Date of Degree


Document Type


Degree Name



Liberal Studies


Jean Halley

Subject Categories

Feminist, Gender, and Sexuality Studies | International and Area Studies | Public Affairs, Public Policy and Public Administration | Race, Ethnicity and Post-Colonial Studies | Sociology


sex work, sex trafficking, migration, France, Nigeria


Although the Nordic Model has been embraced by the international anti-trafficking movement, recent studies, and closer examinations of France’s approach to the issue of sex trafficking reveal a strong anti-migrant and anti-sex work bias. In this thesis, I use studies of the impacts of France’s 2016 anti-trafficking bill on migrant sex workers, feminist critiques of neo-abolitionism and the Nordic Model, and examples of France’s hypocritical anti-migrant position, to explore how Nigerian women are harmed by the contemporary French fight against sex trafficking. The pervasive influence of anti-sex work radical feminism on anti-trafficking protocols which define the sex industry as analogous with a global slave trade has encouraged countries to target their sex industries without addressing the root causes of sex trafficking. As France continues to invest in and uphold anti-migrant schemes and attitudes, the insincerity of its alleged humanitarian duty to victims of sex trafficking has been exposed. Not only are these anti-migrant policies tied to a resurgence of racist nationalist politics, but they also create the conditions in which trafficking thrives by making it harder for migrants to reach France, removing support for asylum seekers, and stigmatizing economic migrants. I demonstrate that France’s 2016 bill criminalizing the purchase of sex not only hasn’t made a significant impact in curbing sex trafficking, but also has actively exacerbated the vulnerability of Nigerian sex workers.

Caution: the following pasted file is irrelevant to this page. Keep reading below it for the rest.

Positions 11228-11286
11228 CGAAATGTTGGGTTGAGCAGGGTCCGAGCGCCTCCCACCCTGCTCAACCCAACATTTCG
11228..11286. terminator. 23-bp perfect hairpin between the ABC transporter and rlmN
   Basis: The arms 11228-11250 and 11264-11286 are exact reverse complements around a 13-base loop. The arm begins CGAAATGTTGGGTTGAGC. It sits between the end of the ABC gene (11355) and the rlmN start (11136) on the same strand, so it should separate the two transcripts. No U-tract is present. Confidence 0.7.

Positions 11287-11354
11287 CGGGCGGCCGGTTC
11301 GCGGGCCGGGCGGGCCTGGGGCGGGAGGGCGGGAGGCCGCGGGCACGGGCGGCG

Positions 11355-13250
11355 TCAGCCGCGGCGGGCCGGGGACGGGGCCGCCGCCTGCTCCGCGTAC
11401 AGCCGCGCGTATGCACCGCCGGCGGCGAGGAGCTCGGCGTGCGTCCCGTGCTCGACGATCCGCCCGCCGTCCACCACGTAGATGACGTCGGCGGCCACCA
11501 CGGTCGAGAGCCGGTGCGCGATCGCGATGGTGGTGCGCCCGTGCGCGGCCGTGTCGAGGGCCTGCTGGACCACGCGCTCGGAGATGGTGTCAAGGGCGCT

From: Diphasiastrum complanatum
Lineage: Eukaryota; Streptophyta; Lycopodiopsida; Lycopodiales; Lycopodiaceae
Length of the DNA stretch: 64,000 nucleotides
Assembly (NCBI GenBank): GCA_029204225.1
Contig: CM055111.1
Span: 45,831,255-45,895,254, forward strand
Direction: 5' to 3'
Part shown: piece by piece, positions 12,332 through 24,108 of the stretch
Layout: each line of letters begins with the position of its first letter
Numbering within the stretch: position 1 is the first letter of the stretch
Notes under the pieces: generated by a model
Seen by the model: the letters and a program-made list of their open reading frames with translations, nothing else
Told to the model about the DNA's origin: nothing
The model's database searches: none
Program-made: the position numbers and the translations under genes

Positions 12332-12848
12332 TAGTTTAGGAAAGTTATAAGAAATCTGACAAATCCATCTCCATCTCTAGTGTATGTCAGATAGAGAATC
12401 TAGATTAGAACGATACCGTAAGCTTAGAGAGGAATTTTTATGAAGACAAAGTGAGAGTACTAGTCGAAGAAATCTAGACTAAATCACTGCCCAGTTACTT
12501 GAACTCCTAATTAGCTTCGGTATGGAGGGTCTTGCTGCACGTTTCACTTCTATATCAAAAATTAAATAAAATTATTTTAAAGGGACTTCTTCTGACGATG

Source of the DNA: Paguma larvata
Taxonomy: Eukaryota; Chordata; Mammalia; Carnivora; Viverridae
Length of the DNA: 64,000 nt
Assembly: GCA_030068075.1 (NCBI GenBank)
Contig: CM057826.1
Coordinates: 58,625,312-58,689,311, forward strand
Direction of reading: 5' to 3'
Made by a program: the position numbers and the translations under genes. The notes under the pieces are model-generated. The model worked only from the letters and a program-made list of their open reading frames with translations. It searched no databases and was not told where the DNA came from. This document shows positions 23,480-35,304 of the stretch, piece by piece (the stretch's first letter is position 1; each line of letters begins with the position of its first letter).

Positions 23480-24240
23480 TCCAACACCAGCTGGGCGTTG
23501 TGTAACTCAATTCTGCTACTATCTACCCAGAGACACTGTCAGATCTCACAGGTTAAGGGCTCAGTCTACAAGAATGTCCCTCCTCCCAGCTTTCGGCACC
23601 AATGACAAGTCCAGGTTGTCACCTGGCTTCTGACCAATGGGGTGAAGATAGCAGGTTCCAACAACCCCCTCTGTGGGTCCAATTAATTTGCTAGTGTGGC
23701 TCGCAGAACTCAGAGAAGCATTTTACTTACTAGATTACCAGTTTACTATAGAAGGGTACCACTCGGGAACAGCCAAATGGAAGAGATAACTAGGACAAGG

This work is embargoed and will be available for download on Thursday, March 30, 2023

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